“Betting Against Correlation: Testing Theories of the Low-Risk Effect” won second place in the Journal of Financial Economics’ 2020 Fama-DFA Prizes for Capital Markets and Asset Pricing. The Fama-DFA Prizes annually recognize the best papers published in the JFE in the categories of capital markets and asset pricing. Read more from the JFE here.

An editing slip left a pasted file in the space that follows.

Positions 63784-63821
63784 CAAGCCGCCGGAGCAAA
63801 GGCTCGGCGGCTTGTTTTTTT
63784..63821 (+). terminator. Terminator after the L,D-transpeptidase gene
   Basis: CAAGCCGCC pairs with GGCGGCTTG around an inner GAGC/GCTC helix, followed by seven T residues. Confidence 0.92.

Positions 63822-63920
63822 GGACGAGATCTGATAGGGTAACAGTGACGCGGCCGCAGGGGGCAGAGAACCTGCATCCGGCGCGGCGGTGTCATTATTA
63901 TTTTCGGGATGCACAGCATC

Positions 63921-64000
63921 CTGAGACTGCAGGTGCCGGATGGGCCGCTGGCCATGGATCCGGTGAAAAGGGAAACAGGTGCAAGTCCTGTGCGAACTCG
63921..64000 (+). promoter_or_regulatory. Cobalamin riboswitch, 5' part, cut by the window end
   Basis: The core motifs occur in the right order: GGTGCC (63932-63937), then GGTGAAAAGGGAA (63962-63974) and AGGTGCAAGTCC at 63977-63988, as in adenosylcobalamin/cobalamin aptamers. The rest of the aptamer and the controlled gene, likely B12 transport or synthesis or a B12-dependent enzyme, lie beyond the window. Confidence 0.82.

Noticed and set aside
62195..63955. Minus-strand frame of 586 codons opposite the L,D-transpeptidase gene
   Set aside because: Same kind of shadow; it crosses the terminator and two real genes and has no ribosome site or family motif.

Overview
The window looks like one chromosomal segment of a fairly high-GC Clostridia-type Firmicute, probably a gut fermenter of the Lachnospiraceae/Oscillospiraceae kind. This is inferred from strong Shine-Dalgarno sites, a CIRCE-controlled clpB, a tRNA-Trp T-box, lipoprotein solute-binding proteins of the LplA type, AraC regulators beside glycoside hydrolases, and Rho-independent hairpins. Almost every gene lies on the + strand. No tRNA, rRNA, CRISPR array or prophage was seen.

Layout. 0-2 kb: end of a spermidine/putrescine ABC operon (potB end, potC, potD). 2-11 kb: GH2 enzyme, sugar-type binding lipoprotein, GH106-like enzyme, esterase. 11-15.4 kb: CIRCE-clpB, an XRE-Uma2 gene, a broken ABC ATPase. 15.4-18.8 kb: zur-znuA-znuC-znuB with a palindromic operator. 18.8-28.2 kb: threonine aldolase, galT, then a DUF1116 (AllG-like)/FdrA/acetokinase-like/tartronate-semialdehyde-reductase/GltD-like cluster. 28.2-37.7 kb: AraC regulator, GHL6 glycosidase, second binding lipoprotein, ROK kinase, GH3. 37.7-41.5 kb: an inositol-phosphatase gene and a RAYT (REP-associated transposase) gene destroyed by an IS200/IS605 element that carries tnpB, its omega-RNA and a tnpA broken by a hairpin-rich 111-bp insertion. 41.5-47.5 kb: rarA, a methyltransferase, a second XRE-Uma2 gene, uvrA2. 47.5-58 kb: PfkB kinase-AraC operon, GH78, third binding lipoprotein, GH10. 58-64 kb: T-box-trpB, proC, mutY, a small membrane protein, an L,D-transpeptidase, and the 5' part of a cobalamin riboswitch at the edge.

We test whether the low-risk effect is driven by (a) leverage constraints and thus risk should be measured using beta vs. (b) behavioral effects and thus risk should be measured by idiosyncratic risk. Beta depends on volatility and correlation, where only volatility is related to idiosyncratic risk. Hence, the new factor betting against correlation (BAC) is particularly suited to differentiating between leverage constraints vs. lottery explanations. BAC produces strong performance in the US and internationally, supporting leverage constraint theories. Similarly, we construct the new factor SMAX to isolate lottery demand, which also produces positive returns. Consistent with both leverage and lottery theories contributing to the low-risk effect, we find that BAC is related to margin debt while idiosyncratic risk factors are related to sentiment.
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